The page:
EppsNet Archive: Design

Rough Layouts Sell the Idea Better Than Polished Ones

This was written by an ad man but I can see it applying to other endeavors, like designing a software interface: If you show a client a highly polished computer layout, he will probably reject it. There is either too much to worry about or not enough to worry about. They are equally bad. It is a fait accompli. There is nothing for him to do. It’s not his work, it’s your work. He doesn’t feel involved. If he doesn’t like the face of the girl in your rendering, or the style of the trousers on the man on the right, or the choice of the car he’s driving, he’s going to reject it. He won’t see the big idea. He will look at the girl’s face and think, ‘I don’t like her, this doesn’t feel right.’ It is very difficult for him to imagine anything else if what you… Read more →

Jim McCarthy on Steve Jobs

He was utterly intolerant and disdainful of, and even mean spirited about, mediocrity. Not a designer himself, but a sublime critical thinker, he totally focused his life’s work on design perfection. This intensity, obsessiveness, and his total lack of compassion about others’ inferior thinking resulted – over a period of about 25 years, in five or six truly, climactically great products (the reader – as an exercise – may figure out what they were, and why they make the cut.) — Jim McCarthy Read more →

User-Centered Design

Design should: Make it easy to determine what actions are possible at any moment (make use of constraints). Make things visible, including the conceptual model of the system, the alternative actions, and the results of actions. Make it easy to evaluate the state of the system. Follow natural mappings between intentions and the required actions; between actions and the resulting effect; and between the information that is visible and the interpretation of the system state. In other words, make sure that (1) the user can figure out what to do, and (2) the user can tell what is going on. — Donald Norman, The Design of Everyday Things Read more →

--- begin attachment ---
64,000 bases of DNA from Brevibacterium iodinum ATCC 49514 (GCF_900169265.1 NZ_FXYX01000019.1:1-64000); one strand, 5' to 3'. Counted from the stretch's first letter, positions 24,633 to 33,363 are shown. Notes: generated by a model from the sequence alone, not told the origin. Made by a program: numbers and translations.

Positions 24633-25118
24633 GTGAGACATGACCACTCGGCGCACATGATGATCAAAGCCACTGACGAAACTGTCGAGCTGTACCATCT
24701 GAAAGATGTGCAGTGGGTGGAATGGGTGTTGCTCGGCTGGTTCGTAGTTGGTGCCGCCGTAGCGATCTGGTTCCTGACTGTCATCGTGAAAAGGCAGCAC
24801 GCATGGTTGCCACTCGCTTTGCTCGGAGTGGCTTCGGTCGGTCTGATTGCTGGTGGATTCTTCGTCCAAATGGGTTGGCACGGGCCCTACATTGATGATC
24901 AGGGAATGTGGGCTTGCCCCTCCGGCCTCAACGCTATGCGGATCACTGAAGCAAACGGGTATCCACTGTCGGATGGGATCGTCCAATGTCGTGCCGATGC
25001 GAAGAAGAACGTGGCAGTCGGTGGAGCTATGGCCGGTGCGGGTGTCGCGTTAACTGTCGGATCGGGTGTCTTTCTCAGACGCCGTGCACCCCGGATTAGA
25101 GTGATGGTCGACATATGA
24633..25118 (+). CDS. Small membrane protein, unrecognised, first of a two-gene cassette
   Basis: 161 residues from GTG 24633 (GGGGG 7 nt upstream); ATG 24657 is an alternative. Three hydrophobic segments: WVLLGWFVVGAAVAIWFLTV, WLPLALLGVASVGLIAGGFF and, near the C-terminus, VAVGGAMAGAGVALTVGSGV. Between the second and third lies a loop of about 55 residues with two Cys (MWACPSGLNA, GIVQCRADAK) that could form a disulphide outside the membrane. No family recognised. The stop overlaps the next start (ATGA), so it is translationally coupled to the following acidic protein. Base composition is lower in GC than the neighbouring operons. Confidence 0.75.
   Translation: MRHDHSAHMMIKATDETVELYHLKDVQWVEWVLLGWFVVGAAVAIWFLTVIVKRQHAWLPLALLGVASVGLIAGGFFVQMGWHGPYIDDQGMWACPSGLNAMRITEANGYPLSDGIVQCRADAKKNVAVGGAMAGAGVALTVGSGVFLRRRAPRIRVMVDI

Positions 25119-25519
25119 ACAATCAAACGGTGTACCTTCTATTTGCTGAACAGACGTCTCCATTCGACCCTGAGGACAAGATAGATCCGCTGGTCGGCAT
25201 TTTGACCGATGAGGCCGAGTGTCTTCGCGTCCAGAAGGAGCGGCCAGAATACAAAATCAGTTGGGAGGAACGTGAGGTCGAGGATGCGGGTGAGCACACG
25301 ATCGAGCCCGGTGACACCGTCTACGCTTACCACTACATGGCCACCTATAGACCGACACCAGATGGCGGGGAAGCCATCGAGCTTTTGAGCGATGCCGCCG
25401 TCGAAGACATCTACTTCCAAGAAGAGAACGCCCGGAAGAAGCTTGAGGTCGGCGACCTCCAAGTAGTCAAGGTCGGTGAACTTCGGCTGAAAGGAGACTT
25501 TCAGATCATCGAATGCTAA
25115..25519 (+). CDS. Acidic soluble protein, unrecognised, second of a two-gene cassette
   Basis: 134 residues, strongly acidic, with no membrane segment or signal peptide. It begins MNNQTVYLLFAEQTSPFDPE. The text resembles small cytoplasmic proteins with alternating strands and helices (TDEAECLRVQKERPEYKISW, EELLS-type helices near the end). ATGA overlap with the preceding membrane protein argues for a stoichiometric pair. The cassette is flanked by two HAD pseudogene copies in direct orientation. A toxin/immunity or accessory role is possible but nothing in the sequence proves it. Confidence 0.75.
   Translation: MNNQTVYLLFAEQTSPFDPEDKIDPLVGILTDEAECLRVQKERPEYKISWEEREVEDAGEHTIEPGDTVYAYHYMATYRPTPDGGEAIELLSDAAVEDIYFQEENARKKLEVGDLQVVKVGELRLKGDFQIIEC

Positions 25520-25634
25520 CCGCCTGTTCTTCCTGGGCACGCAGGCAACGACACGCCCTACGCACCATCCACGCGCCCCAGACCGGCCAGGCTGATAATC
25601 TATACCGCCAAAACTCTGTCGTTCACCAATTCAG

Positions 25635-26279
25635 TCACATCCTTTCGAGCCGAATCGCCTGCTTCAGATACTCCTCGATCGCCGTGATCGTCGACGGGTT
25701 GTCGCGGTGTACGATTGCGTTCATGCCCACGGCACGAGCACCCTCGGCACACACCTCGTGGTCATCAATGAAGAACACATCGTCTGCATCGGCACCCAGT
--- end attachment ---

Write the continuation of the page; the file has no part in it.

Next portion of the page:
Design Questions

How does one design an electric motor? Would you attach a bathtub to it, simply because one was available? Would a bouquet of flowers help? A heap of rocks? — Professor Bernardo de la Paz Read more →

Design Milk

I recently added Design Milk to my RSS reader because I feel like innovative design ideas from other fields help train my brain to challenge assumptions . . . Read more →

Visualize the Properties

Imagine and identify the few properties of your product or service that will gratify the customer’s need. Visualize the properties, desire them yourself, and everywhere ensure and intensify their presence. — Jim McCarthy Read more →

Empathize

As design thinkers, the problems we are trying to solve are rarely our own—they are those of a particular user; in order to design for the user, we must build empathy for who they are and what is important to them. . . . The best solutions come out of the best insights into human behavior. . . . We engage to… Uncover needs that people have which they may or may not be aware of Guide innovation efforts Identify someone to design for Discover the emotions that guide behavior — D.School Bootcamp Bootleg Read more →

Design Breakthrough of the Week

I saw one of these upside-down bottles at Black Angus the other night . . . The frustrated diner battling a ketchup bottle is part of our cultural vocabulary, and the solution turns out to be as simple as turning the problem upside down!? I couldn’t decide if this was a stroke of brilliance or whether we’re all fools for not thinking of it decades ago . . . Read more →